Is Any Science Safe?

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Science  03 May 2013:
Vol. 340, Issue 6132, pp. 525
DOI: 10.1126/science.1239180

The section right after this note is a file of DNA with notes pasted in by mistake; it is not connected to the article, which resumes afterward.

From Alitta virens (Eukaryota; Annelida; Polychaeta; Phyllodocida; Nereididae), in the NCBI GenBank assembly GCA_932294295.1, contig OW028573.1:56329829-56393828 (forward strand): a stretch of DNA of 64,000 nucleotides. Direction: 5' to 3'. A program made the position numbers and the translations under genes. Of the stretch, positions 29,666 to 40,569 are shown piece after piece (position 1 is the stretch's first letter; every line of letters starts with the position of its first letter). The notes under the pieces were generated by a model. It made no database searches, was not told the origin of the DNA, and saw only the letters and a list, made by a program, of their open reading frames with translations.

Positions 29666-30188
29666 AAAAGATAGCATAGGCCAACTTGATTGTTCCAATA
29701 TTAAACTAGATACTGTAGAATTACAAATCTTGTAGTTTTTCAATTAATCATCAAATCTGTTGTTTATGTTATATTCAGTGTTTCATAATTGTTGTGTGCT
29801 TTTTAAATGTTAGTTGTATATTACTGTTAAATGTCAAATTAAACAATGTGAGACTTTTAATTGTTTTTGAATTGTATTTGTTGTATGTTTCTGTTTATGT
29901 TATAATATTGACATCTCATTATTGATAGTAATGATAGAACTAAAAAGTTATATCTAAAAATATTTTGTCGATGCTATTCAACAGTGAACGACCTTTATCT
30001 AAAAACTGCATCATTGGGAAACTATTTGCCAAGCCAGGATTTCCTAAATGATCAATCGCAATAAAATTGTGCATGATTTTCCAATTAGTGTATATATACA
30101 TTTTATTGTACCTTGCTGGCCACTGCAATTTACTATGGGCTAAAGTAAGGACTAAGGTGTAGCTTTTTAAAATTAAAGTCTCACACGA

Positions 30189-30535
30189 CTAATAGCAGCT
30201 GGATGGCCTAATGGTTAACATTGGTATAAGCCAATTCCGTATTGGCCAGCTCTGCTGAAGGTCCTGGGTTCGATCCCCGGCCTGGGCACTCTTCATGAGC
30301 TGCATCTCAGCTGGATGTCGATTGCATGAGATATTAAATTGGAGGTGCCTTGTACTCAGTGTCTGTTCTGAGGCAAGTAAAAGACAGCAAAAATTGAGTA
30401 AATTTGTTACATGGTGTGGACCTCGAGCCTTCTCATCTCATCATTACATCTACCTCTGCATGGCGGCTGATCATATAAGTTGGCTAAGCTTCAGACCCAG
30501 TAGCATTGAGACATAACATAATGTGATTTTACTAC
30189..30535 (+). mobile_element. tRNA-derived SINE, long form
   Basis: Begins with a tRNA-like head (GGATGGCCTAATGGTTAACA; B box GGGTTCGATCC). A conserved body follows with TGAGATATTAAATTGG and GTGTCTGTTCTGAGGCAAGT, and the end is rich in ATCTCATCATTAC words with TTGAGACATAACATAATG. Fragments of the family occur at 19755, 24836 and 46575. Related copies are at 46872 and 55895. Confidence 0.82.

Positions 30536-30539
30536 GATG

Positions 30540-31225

This month, the U.S. National Science Foundation (NSF) will apply two criteria in its review of research proposals: intellectual merit and impact. One discipline, however, will have to meet a further test. In March, at the urging of U.S. Senator Tom Coburn (R-OK), Congress halted funding for political science—“except for” research that the agency's director certifies as “promoting national security or the economic interests of the United States.” This extra test might not stop with political science. Representative Bill Posey (R-FL), in an NSF oversight hearing on 17 April, asked John Holdren, President Obama's science adviser, why Coburn's two criteria were not “a good and proper filter” to apply to all NSF grants, eliciting this response: “… it's a dangerous thing for Congress, or anybody else, to be trying to specify in detail what types of fundamental research NSF should be funding.”* The United States has benefitted enormously from a government/science partnership carefully designed by Congress over many decades. There have been bumps along the way; it is challenging to reconcile scientific autonomy with Congress's responsibility for public funds. Coburn's “except for” clause is potentially a very large bump.